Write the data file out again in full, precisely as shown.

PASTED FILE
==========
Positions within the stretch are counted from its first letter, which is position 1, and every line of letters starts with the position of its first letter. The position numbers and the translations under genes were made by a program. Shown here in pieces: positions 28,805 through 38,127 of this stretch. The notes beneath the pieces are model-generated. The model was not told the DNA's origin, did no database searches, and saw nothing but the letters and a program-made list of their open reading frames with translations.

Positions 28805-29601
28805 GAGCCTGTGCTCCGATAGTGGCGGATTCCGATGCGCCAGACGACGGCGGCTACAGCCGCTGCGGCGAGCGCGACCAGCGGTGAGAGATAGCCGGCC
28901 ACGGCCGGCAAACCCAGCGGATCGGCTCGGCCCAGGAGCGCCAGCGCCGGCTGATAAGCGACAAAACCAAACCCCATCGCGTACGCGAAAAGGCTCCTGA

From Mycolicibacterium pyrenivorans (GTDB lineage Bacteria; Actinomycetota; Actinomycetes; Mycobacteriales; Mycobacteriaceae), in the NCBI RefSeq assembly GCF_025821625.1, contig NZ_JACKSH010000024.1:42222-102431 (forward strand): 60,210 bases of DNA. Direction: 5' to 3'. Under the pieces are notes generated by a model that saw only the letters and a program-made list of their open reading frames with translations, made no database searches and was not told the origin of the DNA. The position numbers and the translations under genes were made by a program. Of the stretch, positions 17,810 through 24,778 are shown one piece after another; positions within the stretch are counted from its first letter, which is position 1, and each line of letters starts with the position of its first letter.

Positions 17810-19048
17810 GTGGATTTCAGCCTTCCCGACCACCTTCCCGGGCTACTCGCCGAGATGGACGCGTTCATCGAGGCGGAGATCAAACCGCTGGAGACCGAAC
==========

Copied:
Positions within the stretch are counted from its first letter, which is position 1, and every line of letters starts with the position of its first letter. The position numbers and the translations under genes were made by a program. Shown here in pieces: positions 28,805 through 38,127 of this stretch. The notes beneath the pieces are model-generated. The model was not told the DNA's origin, did no database searches, and saw nothing but the letters and a program-made list of their open reading frames with translations.

Positions 28805-29601
28805 GAGCCTGTGCTCCGATAGTGGCGGATTCCGATGCGCCAGACGACGGCGGCTACAGCCGCTGCGGCGAGCGCGACCAGCGGTGAGAGATAGCCGGCC
28901 ACGGCCGGCAAACCCAGCGGATCGGCTCGGCCCAGGAGCGCCAGCGCCGGCTGATAAGCGACAAAACCAAACCCCATCGCGTACGCGAAAAGGCTCCTGA

From Mycolicibacterium pyrenivorans (GTDB lineage Bacteria; Actinomycetota; Actinomycetes; Mycobacteriales; Mycobacteriaceae), in the NCBI RefSeq assembly GCF_025821625.1, contig NZ_JACKSH010000024.1:42222-102431 (forward strand): 60,210 bases of DNA. Direction: 5' to 3'. Under the pieces are notes generated by a model that saw only the letters and a program-made list of their open reading frames with translations, made no database searches and was not told the origin of the DNA. The position numbers and the translations under genes were made by a program. Of the stretch, positions 17,810 through 24,778 are shown one piece after another; positions within the stretch are counted from its first letter, which is position 1, and each line of letters starts with the position of its first letter.

Positions 17810-19048
17810 GTGGATTTCAGCCTTCCCGACCACCTTCCCGGGCTACTCGCCGAGATGGACGCGTTCATCGAGGCGGAGATCAAACCGCTGGAGACCGAAC